dynamite

When my dad was a boy, he and his family, including his sisters Laura and Ruth, and his brother Bill, lived on a farm in the Great Lakes Region. The winters were bitterly cold, and long. The snow got deep, and you only went places if you had to. This didn’t stop the kids from getting out and playing in the snow, which is typical. Bundled up warmly, their big sister takes the boys outside to pull them on their sled for a while. I’m sure the free time that provided to their mother, who had been cooped up with these bored children, was a blessing.

Living on a farm back then, the kids needed a good imagination to entertain themselves, because there were no video games to play with. Kids had to make their own fun, and my dad and his brother were very imaginative. What began with two sweetly innocent little boys, would soon graduate to the pranks and antics of boys with big ideas. Once summer arrived, the possibilities were endless. From setting off dynamite on the forth of July at daybreak…a prank that makes me wonder how many times their mom wanted to throttle them, to sneaking out by the river with buddies to cool off and maybe try their hand at smoking. You put a group of boys together on a summer day with nothing much to do, and they will be sure to come up with something…a thought that makes me cringe.

Of course, there were the chores too, and my dad and his brother were never real troublemakers, just typical boys.The did use the dynamite to work the place too. The would blow tree stumps out of ground that was needed for some other uses, and they fixed fences and gate posts…sometimes after the sunk the post into the ground with one of their dynamite adventures. They took care of the family pets, and other such chores, like cutting and stacking wood. But they always found time to play, and of course ride the horses…a mode of travel that was far more common to that era that this one. My Aunt Ruth, however, was the one who seemed to me anyway to be the one to thrive on the horses. She can be seen in many of the old pictures riding a horse or in a wagon hitched to two horses, to take her to a quiet place where she could sit and enjoy the warmth of the afternoon sun.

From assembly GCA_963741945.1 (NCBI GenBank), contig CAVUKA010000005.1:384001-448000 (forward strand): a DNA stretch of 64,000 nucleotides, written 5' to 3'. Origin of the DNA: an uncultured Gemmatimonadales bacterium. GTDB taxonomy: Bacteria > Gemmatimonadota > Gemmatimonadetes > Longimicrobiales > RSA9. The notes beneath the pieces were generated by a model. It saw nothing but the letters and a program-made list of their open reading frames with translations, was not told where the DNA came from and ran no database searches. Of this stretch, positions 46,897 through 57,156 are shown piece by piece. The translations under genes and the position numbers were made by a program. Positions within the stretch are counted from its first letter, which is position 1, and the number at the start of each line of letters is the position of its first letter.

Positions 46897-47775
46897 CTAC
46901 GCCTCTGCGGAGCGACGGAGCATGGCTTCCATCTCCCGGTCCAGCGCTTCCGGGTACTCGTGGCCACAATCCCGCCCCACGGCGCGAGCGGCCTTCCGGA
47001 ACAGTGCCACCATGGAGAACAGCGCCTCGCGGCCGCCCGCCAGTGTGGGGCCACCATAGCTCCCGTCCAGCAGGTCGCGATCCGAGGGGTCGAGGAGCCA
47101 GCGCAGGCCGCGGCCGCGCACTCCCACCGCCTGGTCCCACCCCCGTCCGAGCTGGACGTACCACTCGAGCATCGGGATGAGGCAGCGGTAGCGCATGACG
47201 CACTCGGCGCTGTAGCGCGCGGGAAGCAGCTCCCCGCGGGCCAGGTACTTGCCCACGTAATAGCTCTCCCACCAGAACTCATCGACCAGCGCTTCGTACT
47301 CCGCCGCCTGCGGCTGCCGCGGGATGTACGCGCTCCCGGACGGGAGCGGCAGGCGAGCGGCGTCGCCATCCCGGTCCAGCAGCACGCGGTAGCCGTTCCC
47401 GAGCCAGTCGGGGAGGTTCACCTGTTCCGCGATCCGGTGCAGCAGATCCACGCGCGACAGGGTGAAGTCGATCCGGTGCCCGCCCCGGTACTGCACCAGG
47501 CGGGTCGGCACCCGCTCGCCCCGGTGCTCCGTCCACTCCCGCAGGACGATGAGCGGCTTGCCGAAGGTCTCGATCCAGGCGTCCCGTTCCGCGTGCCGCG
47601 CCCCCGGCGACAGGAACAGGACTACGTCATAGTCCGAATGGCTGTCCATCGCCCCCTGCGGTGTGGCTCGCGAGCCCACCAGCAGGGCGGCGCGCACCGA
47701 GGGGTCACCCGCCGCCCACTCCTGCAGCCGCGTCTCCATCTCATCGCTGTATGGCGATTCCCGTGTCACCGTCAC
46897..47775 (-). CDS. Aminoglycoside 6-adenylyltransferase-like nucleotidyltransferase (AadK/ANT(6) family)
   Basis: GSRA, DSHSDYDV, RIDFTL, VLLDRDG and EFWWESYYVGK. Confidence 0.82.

That was just a different time and place, when life wasn’t so fast paced. When people worked hard, and then took time out to relax and enjoy the beauty of the country they lived it. It was simply life on the farm.

When my Uncle Bill was out to visit us about a year before my dad passed away, I had the rare opportunity to hear some of the stories of their childhood first hand. Dad had two sisters, Laura, who was the oldest child, and Ruth who was the youngest child. Dad and Uncle Bill were the two in the middle, and being both boys, I’m sure added to the mischief they managed to get into. Of course, there were the typical stories about walking 10 miles to school, barefoot in 2 feet of snow, and it was up hill both ways…of course, but everyone knew those were just a tall tales.

And then there were the stories that I knew were true, and these were some of the most shocking ones. As is fairly common with boys, my dad and uncle were always into something, and braver that they probably should have been. They told us of one 4th of July morning when they decided to “celebrate” with some fireworks, and since they didn’t have any traditional fireworks…well they improvised…with dynamite!! They placed the dynamite on a gate post, and lit it. When it went off, the gate post was pushed several inches into the ground. It was quite obvious that their mother would notice this when she came home from town that day. Well, my first thought was, “How did you not blow yourselves up?” They told me that they had used dynamite before when they had to remove a tree stump, but that they never thought about what their mom would say when she got home…well, they fixed the gate post before that could happen. I can just about see the shocked looks on their faces when that gate post sunk. I don’t think they expected that, and the look on their faces as they told the story showed that they could still remember how they felt. I wish I could have seen that!!

Uncle Bill also told me about a time when he and my dad were out playing on the woodpile. Apparently they loved to climb all over that wood. I’m sure they played everything from war games to hide and seek, but apparently there was one time in particular that my dad, who was a couple of years younger than my Uncle Bill, and three years old at the time, had played himself out. My Uncle Bill told me that my dad fell asleep, standing up against the wood in the pile. I can just see that now. I’ll bet is was a precious sight.

My aunts didn’t ever appear in these stories of antics, which doesn’t surprise me really. Boys are so different than girls. My guess is that the girls didn’t really want to play the same rough games the boys did, but it is what makes my dad and uncle who they were in those young years. And they never lost that little boy mischieveousness…ever!

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